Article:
Monday, January 20, 2014

Sex and the Colony part one


Most women would get pregnant soon after they got married.  As children, we knew that after marriage most women’s bodies got bigger right away.  We were told that when a girl gets married, that’s when she becomes a woman and her body just changes into a woman’s body.

If anyone was brave enough to ask how this would happen, we were told to shame ourselves for asking such questions and we would know when it would happen to us, not if, but when.
  
Women wore loose fitting cloths to hide their pregnancies, especially from the kids; they were never to know what was going on.  

It was shameful for the women to walk around noticeably pregnant, because people would know, then, what she had done to get that way.  When we saw a Mexican women that was noticeably pregnant or breastfeeding her baby, we were told not to look at her. It was rude to stare.

“They have no shame.” “They” simply meant people of the world: non-Mennonite people. We did those things in private, we didn’t show the world “everything,” which meant Mennonite women breastfed in private.  

So no one would ever see Mennonite women breastfeeding their babies and wearing tight cloths to show pregnant belly’s.  “They don’t have rules like we do.”  We were to live by these rules, no questions asked.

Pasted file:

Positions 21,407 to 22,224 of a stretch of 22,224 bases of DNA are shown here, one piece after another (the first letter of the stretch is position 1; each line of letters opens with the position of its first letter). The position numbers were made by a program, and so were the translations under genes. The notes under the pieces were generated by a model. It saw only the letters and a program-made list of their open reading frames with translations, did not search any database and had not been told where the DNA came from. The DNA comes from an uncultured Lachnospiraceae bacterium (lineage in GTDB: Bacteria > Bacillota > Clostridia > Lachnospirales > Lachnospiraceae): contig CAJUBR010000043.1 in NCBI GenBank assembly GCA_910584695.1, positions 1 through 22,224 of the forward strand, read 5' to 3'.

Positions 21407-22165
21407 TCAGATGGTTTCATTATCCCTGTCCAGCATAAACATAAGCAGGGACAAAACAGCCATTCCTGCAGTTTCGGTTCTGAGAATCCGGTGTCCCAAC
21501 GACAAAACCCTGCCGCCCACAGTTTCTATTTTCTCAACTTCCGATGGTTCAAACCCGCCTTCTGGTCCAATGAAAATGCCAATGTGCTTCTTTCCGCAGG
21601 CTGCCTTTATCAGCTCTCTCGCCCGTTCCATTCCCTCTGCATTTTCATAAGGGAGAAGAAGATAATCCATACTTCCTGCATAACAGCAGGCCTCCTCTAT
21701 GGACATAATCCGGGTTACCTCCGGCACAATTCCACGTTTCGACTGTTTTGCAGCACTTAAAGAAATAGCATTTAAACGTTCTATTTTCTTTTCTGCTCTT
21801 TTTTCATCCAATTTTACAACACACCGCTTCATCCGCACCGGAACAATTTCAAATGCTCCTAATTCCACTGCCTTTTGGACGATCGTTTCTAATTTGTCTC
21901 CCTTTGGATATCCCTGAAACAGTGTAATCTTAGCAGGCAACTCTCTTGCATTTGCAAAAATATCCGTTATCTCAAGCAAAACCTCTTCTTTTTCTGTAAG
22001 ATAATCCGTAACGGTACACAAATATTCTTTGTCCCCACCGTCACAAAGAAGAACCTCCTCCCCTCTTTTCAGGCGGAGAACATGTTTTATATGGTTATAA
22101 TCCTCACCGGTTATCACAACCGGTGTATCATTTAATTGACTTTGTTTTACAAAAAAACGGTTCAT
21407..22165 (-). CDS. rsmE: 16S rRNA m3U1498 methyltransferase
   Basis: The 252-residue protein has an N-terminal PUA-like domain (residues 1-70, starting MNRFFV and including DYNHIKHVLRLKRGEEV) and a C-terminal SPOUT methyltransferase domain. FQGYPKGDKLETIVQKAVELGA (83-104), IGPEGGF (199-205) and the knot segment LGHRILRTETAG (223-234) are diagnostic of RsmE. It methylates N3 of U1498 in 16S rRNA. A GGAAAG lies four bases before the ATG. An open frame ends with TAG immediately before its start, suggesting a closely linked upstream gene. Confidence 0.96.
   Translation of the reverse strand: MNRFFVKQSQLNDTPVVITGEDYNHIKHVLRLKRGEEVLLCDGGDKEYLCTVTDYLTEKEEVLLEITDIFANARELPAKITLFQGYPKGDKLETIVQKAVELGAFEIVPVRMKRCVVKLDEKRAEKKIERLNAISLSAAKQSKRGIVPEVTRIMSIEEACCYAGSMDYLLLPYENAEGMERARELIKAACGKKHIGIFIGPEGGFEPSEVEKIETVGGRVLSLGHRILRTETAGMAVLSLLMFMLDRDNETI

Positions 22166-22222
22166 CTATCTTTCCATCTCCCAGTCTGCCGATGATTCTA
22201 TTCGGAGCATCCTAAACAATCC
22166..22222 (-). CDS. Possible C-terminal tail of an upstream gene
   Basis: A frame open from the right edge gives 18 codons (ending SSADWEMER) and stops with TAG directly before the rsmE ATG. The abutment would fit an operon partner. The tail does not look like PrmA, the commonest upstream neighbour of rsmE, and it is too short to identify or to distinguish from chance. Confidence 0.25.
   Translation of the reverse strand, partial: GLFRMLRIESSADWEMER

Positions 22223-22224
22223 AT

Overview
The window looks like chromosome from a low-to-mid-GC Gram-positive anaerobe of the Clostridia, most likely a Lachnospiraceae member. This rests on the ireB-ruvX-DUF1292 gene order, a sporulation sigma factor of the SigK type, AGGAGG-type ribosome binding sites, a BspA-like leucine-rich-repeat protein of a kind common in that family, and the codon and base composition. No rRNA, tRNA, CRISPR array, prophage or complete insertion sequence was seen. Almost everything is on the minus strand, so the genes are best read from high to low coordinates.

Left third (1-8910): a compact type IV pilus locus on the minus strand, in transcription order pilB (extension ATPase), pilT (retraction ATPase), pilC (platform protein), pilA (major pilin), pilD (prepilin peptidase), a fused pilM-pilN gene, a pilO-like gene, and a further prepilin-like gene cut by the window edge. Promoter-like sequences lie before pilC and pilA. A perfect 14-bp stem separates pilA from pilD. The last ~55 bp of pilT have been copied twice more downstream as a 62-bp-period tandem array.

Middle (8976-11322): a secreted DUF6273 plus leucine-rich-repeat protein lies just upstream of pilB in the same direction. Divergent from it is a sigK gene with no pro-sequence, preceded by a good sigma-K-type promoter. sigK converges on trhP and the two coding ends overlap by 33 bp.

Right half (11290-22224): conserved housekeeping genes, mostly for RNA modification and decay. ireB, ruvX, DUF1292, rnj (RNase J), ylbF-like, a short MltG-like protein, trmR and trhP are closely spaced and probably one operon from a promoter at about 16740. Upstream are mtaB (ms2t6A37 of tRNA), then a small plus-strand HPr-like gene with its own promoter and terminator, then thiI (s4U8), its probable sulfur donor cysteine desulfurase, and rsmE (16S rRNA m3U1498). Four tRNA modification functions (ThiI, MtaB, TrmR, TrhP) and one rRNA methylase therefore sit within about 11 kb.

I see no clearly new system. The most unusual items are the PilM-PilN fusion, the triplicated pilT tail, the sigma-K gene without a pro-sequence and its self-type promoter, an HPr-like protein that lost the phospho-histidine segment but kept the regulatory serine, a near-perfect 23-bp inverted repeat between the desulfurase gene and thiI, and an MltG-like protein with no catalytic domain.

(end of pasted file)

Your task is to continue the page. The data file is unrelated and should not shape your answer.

Women would use opportunities like that to (sort of) tell us things that were expected of us. I always figured they used those short windows of opportunity to tell us things so that we wouldn’t ask questions.  

We clearly knew what they were talking about without actually being told directly. We knew in terms of dressing and how to behave when we got married, but how we would get that “women shaped body,” we would figure it out and learn as it happened to us.  
  
There were people who never left their colony, especially the ones that lived far from the town of Nuevo Ideal.  So they never had opportunities to talk about sex and pregnancy, the birds and the bees.  

Sometimes girls got pregnant and had no clue that sex would have such huge consequences.  Nobody ever said DO NOT HAVE SEX, or described WHAT SEX IS and that WHEN YOU DO THIS YOU WILL GET PREGNANT. 

From the age of 13 on Sunday afternoons from 1-5 in the afternoon, we would go out to a friend’s house or go out to the street of our Colony, and we were just told schmock senne (to behave).  We were supposed to know what that meant without an explanation.  

Some of us knew exactly what our parents meant to the point where we would just run and hide from the boys that wanted to talk to us.  That way there could be no confusion about what schmock senne meant.

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